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The response of fish to novel prey: Evidence that dietary conservatism is not restricted to birds

Thomas, Robert J., King, T. A., Forshaw, H. E., Marples, N. M., Speed, M. and Cable, Joanne 2010. The response of fish to novel prey: Evidence that dietary conservatism is not restricted to birds. Behavioral Ecology 21 (4) , pp. 669-675. 10.1093/beheco/arq037

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Abstract

Foragers continually encounter new objects in their environment, some being potential food. Sampling new food resources carries risks of poisoning or injury and can reduce foraging efficiency. Foragers typically show a brief aversion to novel objects (neophobia). An additional persistent wariness of novel foods, termed dietary conservatism (DC), has been described only in birds and is exhibited by only a proportion of individuals in each of the populations studied so far. The rest of the individuals in each population are relatively adventurous consumers (AC), eating novel foods as soon as their neophobia has been overcome. The presence of DC foragers is important because it may alter the selection pressures on novel types of prey. We demonstrate both AC and DC in a previously untested predator taxon, fish (specifically, the three-spined stickleback, Gasterosteus aculeatus). The fish showed sufficient avoidance of novel prey colors to allow these prey to spread in 33% of prey populations, from being rare (5% of prey phenotypes) to fixation (100%). In the remaining prey populations, the novel morph became extinct. Numerical simulation models based on these empirical studies showed that the success of the novel color morph (independent of the color used) was best explained by DC rather than by drift or apostatic selection. This study provides the first evidence of AC and DC foraging strategies in fish, demonstrating that this phenomenon is not restricted to birds and suggesting that this mixture of strategies might be a more general feature of foragers than was previously appreciated.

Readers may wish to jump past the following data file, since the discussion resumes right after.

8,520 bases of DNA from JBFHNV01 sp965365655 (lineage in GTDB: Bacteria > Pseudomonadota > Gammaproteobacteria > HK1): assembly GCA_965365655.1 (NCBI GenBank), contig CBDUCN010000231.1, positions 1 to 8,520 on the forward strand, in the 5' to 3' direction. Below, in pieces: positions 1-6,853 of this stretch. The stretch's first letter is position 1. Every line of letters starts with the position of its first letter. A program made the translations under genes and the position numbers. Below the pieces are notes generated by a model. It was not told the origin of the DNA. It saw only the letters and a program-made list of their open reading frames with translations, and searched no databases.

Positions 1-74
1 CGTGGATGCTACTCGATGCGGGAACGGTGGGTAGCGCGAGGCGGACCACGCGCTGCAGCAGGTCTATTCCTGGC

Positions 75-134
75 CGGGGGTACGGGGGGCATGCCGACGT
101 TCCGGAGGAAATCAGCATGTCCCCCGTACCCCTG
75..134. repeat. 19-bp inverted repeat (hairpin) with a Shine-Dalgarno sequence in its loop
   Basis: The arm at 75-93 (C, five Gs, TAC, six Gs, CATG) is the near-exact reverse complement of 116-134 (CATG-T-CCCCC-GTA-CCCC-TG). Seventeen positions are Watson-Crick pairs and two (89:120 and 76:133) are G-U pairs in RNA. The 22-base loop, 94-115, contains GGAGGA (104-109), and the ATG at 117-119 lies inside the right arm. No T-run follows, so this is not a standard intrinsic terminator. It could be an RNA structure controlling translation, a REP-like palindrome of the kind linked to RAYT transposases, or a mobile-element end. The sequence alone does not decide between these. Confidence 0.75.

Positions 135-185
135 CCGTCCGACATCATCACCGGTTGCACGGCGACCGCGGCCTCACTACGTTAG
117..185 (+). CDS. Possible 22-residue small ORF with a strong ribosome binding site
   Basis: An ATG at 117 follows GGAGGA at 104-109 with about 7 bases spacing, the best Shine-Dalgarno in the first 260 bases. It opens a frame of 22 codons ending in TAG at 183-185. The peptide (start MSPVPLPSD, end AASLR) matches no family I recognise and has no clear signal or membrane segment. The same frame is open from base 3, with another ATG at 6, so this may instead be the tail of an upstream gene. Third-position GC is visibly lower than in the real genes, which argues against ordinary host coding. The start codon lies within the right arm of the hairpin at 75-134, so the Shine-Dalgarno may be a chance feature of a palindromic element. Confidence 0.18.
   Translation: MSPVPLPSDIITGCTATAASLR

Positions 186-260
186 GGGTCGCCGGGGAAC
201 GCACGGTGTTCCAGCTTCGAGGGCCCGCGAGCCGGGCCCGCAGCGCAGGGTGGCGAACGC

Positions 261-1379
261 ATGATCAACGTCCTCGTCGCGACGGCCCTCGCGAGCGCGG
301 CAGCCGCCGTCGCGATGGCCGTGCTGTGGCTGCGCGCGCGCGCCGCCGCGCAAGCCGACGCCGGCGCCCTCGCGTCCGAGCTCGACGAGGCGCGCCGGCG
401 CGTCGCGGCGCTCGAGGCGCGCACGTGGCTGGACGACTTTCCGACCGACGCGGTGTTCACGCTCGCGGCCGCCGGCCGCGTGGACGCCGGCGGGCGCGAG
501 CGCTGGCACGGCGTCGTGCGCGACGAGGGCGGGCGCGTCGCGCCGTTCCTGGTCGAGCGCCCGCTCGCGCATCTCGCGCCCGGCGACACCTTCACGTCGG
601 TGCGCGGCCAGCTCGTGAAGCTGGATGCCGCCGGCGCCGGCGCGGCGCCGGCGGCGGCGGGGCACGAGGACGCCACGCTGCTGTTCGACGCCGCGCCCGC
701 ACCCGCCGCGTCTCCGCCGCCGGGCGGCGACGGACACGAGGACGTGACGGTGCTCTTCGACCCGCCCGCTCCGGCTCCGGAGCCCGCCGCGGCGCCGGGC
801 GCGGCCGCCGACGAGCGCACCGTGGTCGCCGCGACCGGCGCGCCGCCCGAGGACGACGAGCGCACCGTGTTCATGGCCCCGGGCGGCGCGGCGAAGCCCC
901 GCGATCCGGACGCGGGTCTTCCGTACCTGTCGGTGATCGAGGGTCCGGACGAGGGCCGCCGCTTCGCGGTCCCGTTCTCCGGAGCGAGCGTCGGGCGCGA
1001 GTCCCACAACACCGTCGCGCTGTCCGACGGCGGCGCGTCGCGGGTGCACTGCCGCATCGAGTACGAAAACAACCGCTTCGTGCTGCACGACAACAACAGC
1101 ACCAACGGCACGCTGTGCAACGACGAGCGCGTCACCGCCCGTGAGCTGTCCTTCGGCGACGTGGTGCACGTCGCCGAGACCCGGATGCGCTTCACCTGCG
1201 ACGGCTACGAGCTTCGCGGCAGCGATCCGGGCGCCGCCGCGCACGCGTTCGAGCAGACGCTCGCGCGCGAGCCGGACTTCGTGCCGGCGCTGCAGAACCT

Item Type: Article
Date Type: Publication
Status: Published
Schools: Biosciences
Publisher: Oxford Journals
ISSN: 1045-2249
Last Modified: 04 Jun 2017 02:06
URI: http://orca.cf.ac.uk/id/eprint/9188

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